When a hechsher is added, there is usually a tweak or two required to accommodate the hechsher. The new agency cannot introduce any kulos because the other hechsherim will not allow it. The new tweak is usually a chumrah — that improves matters — but it is not to say that the previous standard was unacceptable. According to sources at Empire, when Tartikov came to Empire they did tweak the melichah (salting) process to ensure that every centimeter of the inside of the chicken also gets salted by the mechanical process that is used. This met with the approval of the other hechsherim.

Management Styles

A kashrus agency can demand certain things of a company. In the case of a meat plant, they can make demands of the shochtim, the bodkim and of the mashgichim.

One agency can have an attitude of very strict control of its shochtim and mashgichim. They can have stricter requirements about beards, about not being single, phone types, etc. Another agency can exercise rigorous standards but adhere more strictly to another set of standards advocated by Rav Yisroel Salanter in ensuring that each employee be treated with the highest dignity and respect. A story is often related that when asked what chumros should be kept in the baking of matzah, he responded, “Make sure that your words and tone do not cause an iota of pain to the almana who is baking the matzah.”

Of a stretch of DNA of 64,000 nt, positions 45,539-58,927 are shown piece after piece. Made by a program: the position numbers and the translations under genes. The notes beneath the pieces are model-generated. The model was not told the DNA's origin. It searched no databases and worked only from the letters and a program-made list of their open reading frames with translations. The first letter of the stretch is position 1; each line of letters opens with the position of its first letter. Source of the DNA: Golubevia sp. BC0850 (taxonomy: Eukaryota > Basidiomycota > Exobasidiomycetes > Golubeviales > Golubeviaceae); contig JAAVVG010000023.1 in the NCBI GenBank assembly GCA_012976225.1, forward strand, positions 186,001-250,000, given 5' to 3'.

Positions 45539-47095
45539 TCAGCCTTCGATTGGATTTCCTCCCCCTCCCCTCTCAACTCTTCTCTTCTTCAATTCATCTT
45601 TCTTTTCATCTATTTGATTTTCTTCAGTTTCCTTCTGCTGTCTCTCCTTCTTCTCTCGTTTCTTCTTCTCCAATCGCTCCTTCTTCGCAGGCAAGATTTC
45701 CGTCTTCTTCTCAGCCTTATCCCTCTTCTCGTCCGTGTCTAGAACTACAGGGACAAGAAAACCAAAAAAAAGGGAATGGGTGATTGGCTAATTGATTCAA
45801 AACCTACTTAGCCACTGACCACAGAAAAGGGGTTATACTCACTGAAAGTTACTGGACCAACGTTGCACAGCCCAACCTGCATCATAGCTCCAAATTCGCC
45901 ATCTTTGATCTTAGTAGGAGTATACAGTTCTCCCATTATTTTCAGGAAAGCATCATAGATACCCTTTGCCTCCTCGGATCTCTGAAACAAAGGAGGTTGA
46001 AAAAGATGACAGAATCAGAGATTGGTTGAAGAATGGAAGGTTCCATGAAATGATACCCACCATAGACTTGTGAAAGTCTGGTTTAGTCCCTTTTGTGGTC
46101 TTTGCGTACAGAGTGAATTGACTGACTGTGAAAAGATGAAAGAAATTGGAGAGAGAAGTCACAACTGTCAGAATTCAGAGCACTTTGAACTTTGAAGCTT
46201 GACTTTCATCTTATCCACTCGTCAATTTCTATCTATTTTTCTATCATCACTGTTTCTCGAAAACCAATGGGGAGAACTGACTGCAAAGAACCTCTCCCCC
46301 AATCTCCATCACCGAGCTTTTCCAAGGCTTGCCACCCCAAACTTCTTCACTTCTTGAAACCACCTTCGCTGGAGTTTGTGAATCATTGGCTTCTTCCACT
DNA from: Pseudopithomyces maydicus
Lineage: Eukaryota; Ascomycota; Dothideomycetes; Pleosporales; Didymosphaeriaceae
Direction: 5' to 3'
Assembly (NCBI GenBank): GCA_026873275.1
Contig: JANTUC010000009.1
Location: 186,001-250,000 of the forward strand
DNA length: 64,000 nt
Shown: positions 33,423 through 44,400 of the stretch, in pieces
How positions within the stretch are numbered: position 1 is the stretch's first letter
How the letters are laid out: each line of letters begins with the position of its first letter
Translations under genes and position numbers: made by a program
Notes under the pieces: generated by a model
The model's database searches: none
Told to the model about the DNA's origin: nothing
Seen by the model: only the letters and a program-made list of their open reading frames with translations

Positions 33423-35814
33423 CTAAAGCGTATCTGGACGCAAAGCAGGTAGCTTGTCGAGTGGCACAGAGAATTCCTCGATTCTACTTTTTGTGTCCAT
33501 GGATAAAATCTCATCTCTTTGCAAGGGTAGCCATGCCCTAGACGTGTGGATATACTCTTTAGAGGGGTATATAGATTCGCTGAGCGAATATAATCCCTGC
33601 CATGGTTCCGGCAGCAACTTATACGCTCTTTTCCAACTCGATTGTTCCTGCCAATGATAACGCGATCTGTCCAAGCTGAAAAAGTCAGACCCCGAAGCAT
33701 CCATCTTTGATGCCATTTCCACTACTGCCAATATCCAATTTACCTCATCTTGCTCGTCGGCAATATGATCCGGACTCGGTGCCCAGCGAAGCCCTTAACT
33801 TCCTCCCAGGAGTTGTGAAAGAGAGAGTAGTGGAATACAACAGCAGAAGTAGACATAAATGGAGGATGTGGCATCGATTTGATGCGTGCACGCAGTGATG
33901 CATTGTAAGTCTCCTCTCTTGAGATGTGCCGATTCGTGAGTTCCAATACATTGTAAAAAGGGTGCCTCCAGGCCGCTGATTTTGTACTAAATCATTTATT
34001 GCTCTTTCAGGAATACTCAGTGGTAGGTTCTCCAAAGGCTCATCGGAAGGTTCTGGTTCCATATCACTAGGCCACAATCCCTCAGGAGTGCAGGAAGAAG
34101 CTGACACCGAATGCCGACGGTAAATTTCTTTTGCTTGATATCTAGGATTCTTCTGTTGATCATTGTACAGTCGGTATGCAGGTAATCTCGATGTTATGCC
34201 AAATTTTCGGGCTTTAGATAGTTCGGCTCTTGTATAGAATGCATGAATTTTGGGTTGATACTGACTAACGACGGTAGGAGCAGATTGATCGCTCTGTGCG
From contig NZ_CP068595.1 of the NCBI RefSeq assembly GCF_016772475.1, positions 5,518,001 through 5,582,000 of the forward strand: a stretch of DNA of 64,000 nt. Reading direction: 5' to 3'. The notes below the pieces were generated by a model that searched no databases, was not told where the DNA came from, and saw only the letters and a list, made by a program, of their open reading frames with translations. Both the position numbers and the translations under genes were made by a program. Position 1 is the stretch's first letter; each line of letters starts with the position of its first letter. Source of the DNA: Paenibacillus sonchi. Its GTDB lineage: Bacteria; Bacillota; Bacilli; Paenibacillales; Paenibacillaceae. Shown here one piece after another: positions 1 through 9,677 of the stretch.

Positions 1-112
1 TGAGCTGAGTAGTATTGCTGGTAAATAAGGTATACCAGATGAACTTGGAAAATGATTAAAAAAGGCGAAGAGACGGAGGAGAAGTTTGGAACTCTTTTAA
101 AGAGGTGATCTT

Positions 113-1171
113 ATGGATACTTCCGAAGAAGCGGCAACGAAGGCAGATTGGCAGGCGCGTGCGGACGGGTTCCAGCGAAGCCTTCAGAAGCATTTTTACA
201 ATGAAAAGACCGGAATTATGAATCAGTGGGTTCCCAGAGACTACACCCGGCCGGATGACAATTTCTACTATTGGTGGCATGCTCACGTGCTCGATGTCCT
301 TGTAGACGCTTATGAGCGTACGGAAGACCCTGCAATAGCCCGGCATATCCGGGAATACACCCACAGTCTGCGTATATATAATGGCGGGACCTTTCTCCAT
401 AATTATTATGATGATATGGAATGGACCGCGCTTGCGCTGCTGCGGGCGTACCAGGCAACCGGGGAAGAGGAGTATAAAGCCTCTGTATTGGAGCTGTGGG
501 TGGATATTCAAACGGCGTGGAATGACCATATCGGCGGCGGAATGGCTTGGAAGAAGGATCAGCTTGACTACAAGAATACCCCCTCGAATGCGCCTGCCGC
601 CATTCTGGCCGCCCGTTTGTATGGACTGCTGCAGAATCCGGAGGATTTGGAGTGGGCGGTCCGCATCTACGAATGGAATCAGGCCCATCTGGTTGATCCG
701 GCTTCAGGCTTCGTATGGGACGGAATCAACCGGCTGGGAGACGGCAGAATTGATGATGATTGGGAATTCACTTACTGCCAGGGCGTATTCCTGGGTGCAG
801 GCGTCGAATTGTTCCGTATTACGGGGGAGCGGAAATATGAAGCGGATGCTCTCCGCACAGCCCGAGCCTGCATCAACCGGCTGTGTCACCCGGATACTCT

There can also be situations where one agency can eclipse another and take more of a leadership role. It is possible that the separation is on account of a significant difference in managerial styles between some of the agencies involved. One kashrus expert was of the opinion that KAJ would never leave a hechsher unless there was a true kashrus problem. Given the size of the account, it is difficult to dismiss his thinking.